Recently, What Matters co-hosted a Twitter Chat with Mahan Tavakoli (@mahany), CEO and Board Chair of Leadership Greater Washington. The topic? The role of organizational culture in successfully implementing OKRs. Here’s what Mahan had to say, as well as some of our favorite responses from our community.
@Mahany: In my experience with organizations, when leaders are willing to show they don’t know it all, open to learn and grow and share that openly with their teams, they make it something others aspire to.
@CSmalander: Must say it’s built-in… we nurture problem-solving engineers. Give them freedom and they’ll grow! What OKRs have brought us was focus. We feel we can do ANYTHING - the problem is selecting the most important.
@geek_freelance: In my experience… transparency and persistent focus on an overall mission.
@EngChallenges: Avoiding comparisons is a big one for me. Also, redirecting “fails” to “needs improvement” or room for growth have been helpful.
@OKRS_Atruity: At Atruity, we let our team do what they do best and allow them the room to create, innovate and dream. We also emphasize this with our organizations as well.
@FabVineet: Giving product teams the business problem to be solved and let them decide the approach and the plan for validation. Decentralise the decision making.
@Mahany: Psychological Safety is truly tested with two things. One is when things go wrong. How leaders respond to failure. Not necessarily celebrating it, but learning from it and being open to it. The other is if there are trusting relationships to enable transparency.
@lshufro: I have a musical background - in string quartets there’s a rule. If someone makes a mistake, we work together to get back in sync. No blame. We only perform well if we help everyone across the line at the same time. and then – we work on fixing it so it doesn’t happen the next time. When you learn to solve problems together, it’s amazing where you can take that.
@OKRs_Atruity: One of our favorite aspects of #OKRs is that they allow for consistent communication, which creates trust and provides support for employees. Open communication and trust on teams is key for promoting psychological safety.
@_antoncherkasov: Develop sense of safety. People should see that there is no criticism for failure or a lack of confidence. And lead by example. Opposite never works.
@CSmalander: Small self-organizing teams. That is where our people can feel safe and find support.
@Mahany: Many talk about “servant leadership”. Great concept to counteract how some leaders still behave. However to be a partner leader, you have to realize that there is value that each individual, including the leader, brings to the conversation. No one just serves others.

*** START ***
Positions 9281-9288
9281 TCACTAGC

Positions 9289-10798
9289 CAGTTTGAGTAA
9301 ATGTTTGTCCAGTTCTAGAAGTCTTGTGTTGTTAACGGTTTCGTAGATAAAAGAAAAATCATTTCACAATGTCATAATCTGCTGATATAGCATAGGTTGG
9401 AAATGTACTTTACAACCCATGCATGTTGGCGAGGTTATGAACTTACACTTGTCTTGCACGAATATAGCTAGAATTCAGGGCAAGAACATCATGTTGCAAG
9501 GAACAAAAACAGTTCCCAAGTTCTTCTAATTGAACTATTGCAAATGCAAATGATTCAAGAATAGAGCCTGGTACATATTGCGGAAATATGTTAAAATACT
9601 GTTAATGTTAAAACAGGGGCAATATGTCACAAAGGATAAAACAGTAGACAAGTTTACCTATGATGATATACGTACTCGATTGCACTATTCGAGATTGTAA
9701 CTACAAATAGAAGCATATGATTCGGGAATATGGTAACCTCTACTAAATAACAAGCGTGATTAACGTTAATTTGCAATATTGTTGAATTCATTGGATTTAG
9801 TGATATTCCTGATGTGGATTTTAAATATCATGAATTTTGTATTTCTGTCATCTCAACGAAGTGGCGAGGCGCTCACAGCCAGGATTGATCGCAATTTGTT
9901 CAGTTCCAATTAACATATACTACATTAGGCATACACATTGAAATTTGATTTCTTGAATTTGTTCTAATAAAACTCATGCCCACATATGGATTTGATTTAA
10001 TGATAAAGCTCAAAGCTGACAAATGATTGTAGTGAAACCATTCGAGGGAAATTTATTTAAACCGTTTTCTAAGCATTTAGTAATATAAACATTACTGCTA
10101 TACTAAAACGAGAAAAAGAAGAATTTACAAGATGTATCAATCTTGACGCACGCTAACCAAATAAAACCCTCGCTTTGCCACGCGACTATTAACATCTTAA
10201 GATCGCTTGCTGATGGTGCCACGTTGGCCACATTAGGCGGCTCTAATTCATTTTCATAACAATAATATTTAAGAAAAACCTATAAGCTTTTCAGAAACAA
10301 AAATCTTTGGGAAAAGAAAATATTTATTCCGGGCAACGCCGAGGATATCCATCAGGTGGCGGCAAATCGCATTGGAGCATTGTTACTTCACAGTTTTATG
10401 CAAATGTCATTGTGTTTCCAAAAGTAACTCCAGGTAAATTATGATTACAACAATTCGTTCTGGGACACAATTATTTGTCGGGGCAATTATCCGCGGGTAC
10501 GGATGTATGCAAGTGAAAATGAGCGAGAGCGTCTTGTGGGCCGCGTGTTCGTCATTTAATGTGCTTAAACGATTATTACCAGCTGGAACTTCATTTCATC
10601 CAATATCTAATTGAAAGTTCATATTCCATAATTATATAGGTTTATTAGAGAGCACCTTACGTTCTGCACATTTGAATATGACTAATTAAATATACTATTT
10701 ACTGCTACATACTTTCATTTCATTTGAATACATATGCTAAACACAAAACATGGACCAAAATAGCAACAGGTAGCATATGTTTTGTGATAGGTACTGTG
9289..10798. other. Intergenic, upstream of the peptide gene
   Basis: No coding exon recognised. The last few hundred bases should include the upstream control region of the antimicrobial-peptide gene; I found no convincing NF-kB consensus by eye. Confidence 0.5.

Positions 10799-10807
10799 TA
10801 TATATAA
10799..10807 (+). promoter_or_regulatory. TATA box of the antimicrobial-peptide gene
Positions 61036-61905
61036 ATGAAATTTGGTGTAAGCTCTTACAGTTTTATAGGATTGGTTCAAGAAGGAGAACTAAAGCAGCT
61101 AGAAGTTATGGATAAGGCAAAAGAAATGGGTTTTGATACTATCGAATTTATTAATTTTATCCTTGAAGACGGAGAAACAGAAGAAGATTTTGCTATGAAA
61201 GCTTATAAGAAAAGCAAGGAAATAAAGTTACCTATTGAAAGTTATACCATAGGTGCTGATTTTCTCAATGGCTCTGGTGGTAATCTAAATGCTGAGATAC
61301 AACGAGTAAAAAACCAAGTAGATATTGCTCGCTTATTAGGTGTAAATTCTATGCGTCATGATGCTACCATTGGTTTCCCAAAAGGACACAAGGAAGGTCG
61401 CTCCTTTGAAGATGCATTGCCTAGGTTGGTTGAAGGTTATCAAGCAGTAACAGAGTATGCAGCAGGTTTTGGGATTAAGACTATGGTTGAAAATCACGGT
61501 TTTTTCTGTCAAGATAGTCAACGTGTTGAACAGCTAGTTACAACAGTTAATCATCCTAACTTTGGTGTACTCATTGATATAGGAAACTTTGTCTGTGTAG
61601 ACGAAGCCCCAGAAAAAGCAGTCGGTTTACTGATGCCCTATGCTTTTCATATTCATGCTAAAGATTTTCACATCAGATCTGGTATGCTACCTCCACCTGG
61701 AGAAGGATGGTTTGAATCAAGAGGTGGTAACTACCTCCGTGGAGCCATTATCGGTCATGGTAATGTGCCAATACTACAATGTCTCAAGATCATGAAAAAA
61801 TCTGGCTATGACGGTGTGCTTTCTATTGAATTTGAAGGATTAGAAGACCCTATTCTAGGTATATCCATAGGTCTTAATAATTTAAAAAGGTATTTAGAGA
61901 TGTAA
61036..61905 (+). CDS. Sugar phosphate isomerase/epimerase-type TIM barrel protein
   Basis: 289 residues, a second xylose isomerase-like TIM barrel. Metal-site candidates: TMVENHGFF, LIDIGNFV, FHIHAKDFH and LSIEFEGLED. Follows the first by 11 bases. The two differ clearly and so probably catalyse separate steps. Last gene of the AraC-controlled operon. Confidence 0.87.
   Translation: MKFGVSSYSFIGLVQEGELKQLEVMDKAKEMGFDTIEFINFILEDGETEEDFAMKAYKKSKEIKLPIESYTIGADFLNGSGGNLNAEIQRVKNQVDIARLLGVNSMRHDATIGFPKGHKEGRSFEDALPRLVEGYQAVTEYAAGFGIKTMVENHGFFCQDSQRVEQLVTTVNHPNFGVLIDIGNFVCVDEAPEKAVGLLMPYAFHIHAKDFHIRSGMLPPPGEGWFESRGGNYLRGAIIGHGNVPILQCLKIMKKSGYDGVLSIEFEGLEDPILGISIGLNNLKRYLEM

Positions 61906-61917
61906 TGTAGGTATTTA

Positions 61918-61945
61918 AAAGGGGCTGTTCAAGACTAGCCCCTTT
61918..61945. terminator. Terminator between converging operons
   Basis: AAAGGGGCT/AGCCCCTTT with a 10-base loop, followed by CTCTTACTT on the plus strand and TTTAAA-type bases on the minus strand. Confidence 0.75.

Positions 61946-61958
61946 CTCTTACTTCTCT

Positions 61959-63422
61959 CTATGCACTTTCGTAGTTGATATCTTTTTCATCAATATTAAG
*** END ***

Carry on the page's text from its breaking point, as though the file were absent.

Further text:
@lshufro: To partner, the person you are partnering with needs to be as free to say NO to you as to say YES. Not every decision can be an equal partnership, but there must be some dynamism in a relationship to partner.
@CSmalander: The continuous conversations. Teams and managers have regular and tight conversations about where we are and where to go. Progress, obstacles, etc. Mixed with 1:1 communication as requested by the employee.
@realgailthomas: Hmm. Tough one. When I lead, I try to empower others and ask for their feedback. When I follow, I try to be open what I need to do my work well, and offer assistance whenever appropriate and possible.
@heykoan: We like to maintain complete transparency and create asynchronous feedback loops wherever possible. i.e. feedback from “up the reporting chain” (e.g. from your boss), peer feedback and alignment, cross-team dependency negotiation, and resource and capacity planning.
Final Take (From the What Matters Team)
Like most of your responses, we agree that transparency and freedom boost OKR success. Give teams enough space to decide how to achieve the objectives. Balance that freedom with transparent dialogs about progress all along the way.
If you’re setting OKRs that are aggressively realistic – failure is inevitable. Is failure something your team helps you through, or something you hide from them?
Remember that OKRs represent collective commitment to what matters most. The more teams learn to rely on each other when an OKR is at risk, the more chances they have to learn, grow, and collaborate to succeed. And that’s how we see teams get to the mountaintop. - Lisa Shufro
We’d like to thank Mahan for sharing his wisdom with us, as well as everyone who contributed their insights to the conversation. Join the movement @WhatMattersOKRS and tune in for our next Twitter chat!